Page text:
As stated before, Barnes McMillan Eye Hospital was one of the most prestigious eye programs in the country. Instead of having residents attend the world famous concentrated summer Lancaster basic science course at Colby College, Waterville, ME, Barnes has its own year-long instruction for which the PHS San Francisco first year resident is assigned to participate. 1 July, 1972, I moved from Staten Island, NY to St. Louis, MO to begin my one year out-of-service training in ophthalmology at Barnes Hospital, Washington University. Additionally, on September 9, now just turned 29 years old, I married Susan Quackenbush, a PHS summer COSTEP, Commissioned Officer Summer Training Externship Program for nurses, whom I met and courted while at PHS Staten Island, New York. She was a 22 year old senior RN student from DePauw University, IN. Since my twin William and little brother Dan were already married and raising families, according to my ‘grand’ plan, I wanted and felt I should be married and a father before I turn 30 years old. I felt the pressure, as #1 son, to be a husband and father.
1 July, 1973, I reported for duty as a second year ophthalmology resident to U.S. PHS San Francisco. Our first child, Jennifer was born on August 23rd, 1973. One and a half years later, March 31st, 1975, Catherine joined the family. Even though I was working more than full-time, I enjoyed my role as a father and I helped as much as I could to take care of them. My father-in-law, Daddo, was surprised that as a man I would be doing so much diapering and nurturing.
My residency was simply first-rate. Our program was affiliated with UC San Francisco and the University of the Pacific. I was mentored by some of the best ophthalmologists: among whom were Dr. Max Fine, world renown corneal transplant specialist; Wayne Fung, retinal specialist; John Hetherington, Jr. and H. Dunbar Hoskins, Jr., MD, authors of the text, Foundation for Glaucoma; and Howard Schatz, the first ophthalmologist to sub-specialize on just the ‘Macula.’ I completed my formal ophthalmic training 30 June, 1975.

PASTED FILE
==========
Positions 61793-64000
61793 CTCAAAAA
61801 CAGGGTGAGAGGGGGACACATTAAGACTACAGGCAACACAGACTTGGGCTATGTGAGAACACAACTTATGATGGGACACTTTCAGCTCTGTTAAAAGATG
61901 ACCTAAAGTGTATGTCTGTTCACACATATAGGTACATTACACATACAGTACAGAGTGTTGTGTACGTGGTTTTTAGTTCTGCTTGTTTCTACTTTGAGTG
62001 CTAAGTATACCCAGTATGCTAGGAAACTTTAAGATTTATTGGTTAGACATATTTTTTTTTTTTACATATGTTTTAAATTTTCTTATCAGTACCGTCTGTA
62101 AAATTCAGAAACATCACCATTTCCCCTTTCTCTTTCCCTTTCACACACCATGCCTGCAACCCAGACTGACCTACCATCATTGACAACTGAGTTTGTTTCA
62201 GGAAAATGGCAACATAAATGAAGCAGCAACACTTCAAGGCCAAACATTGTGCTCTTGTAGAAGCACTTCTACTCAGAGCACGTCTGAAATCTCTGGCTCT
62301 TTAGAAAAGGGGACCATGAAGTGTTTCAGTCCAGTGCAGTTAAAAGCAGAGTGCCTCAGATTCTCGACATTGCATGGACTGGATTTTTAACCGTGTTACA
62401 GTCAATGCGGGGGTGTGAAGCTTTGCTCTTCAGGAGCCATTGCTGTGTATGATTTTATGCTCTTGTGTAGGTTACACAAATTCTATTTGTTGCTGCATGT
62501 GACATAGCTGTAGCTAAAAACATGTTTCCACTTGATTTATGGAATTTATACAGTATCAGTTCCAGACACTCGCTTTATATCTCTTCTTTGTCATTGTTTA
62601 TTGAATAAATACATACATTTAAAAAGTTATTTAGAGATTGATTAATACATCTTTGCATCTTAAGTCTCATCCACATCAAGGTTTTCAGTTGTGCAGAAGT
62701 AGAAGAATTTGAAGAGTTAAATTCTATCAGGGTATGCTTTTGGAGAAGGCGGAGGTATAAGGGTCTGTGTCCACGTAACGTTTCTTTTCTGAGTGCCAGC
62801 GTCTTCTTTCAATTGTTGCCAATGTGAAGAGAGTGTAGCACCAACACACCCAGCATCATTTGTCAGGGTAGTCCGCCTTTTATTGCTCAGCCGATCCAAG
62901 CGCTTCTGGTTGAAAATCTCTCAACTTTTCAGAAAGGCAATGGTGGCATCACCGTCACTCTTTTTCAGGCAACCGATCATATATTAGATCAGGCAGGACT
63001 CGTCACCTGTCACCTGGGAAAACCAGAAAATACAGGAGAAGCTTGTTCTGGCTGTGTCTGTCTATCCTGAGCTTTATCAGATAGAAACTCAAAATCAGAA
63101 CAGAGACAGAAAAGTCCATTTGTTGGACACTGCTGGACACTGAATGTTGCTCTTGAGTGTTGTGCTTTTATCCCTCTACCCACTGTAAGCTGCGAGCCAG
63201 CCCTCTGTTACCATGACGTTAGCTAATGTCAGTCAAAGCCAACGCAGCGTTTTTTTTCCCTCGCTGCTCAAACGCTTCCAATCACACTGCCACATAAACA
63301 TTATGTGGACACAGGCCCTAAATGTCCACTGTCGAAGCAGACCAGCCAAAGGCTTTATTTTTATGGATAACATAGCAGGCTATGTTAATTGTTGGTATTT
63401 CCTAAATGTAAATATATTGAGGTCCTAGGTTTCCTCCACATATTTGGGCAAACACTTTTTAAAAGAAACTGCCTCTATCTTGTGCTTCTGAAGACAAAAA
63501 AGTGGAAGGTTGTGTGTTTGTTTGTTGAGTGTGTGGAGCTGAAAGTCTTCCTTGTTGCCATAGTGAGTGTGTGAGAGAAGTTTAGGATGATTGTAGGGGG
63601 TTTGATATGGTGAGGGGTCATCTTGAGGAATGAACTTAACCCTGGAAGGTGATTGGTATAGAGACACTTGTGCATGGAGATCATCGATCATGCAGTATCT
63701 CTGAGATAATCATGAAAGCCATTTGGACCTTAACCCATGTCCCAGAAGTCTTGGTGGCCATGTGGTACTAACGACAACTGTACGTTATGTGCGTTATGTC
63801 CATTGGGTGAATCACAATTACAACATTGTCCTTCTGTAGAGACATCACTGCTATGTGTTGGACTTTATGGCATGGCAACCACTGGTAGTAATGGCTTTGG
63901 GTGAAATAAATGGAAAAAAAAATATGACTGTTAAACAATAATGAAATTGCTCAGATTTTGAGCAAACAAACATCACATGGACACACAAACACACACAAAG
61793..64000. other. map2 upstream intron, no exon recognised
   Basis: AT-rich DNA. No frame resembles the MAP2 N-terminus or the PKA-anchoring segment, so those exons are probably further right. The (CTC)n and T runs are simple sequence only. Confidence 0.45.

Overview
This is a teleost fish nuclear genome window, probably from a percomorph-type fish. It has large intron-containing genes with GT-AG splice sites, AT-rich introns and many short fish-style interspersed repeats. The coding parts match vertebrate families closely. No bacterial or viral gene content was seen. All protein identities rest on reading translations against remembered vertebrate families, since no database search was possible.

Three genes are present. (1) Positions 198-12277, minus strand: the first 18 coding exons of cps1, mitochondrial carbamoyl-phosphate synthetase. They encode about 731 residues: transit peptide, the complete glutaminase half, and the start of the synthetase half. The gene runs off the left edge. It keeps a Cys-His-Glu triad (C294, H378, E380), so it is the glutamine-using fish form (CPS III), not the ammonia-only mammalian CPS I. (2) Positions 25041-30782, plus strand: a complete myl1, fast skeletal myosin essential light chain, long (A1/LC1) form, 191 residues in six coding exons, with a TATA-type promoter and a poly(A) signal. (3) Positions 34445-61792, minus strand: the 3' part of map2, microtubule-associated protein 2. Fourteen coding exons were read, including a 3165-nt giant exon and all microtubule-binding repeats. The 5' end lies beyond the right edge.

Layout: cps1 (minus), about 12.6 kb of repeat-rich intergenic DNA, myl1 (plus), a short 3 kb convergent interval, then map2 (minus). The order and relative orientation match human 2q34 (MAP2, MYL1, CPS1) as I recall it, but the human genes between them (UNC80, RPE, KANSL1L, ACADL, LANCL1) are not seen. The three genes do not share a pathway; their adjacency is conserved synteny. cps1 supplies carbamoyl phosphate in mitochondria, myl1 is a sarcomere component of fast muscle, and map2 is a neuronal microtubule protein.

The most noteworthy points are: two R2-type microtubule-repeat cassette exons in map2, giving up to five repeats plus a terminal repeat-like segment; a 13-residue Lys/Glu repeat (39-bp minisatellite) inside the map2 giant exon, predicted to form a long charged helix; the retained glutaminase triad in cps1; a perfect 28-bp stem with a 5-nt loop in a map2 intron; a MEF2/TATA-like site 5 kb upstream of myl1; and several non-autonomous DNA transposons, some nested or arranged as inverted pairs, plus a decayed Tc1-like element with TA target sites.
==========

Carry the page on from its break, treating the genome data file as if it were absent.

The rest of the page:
In the U.S. PHS system, there was a well respected ophthalmologist named Dr. Edward Newby in Norfolk VA. I made a request to be transferred there to work with him. First, hoping I’d gain more practical experience under his tutorship and second, we’d be closer to our families in MI and IN. Furthermore, the frequent warm weather was also appealing, (although I did not realize or anticipate the humid summer days and hurricane season.) Again, the appointment came through Dr. Herington, PHS Headquarters, at Washington, DC.
Dr. Newby was indeed a gentleman and caring physician/ophthalmologist, one I’d like to emulate. His patients all loved him. He saved a few cases for me to demonstrate my expertise, including a lye burned patient readied for corneal transplant. After having worked with him for just two months, Dr. Newby announced that he would retire in September, saying that he’d waited for some time, for someone to whom he could hand his patients over. Now he trusted me to be that person. What a surprise and shock! Instead of having more time to work together, now I became the head of the department and ran the entire organization.
The Director of the hospital was a dentist named Frank Nelson who had little knowledge of medicine, let alone running a hospital. Patients’ rooms were in dire need for repair with peeling plaster walls and leaking ceilings, and the hospital required essential supplies and equipments; instead, the year end appropriations were spent towards refurbishing his ‘mansion’ on the grounds on improvement for his personal comfort and enjoyment! After Dr. Newby left, I had to keep up with the same patient load singularly and not keep the ‘expensive ophthalmic clinic instrumentations’ idle during clinic hours. Most ophthalmic surgeries were elective and they were to be scheduled after clinic hours. I worked practically 24/7 constantly and simply could not keep up.
My twin brother, William, suffered a massive stroke, the rupture of a ‘berry aneurysm,’ in May of 1976. I requested leave and was summarily denied. For the first time in my PHS career I went AWOL for ten days. Life with Nelson became absolutely intolerable thereafter. He was using me and treating me less than as a slave. In my personal understanding of ‘duty,’ I felt committed to serve at least 2 years when granted special request assignments. Morally, I had to fulfill my obligation and commit to my commission in Norfolk through 30, June, 1077, at least another 13 months! I was trapped and at my wit’s end.
But, miracles do happen. Stay tuned!!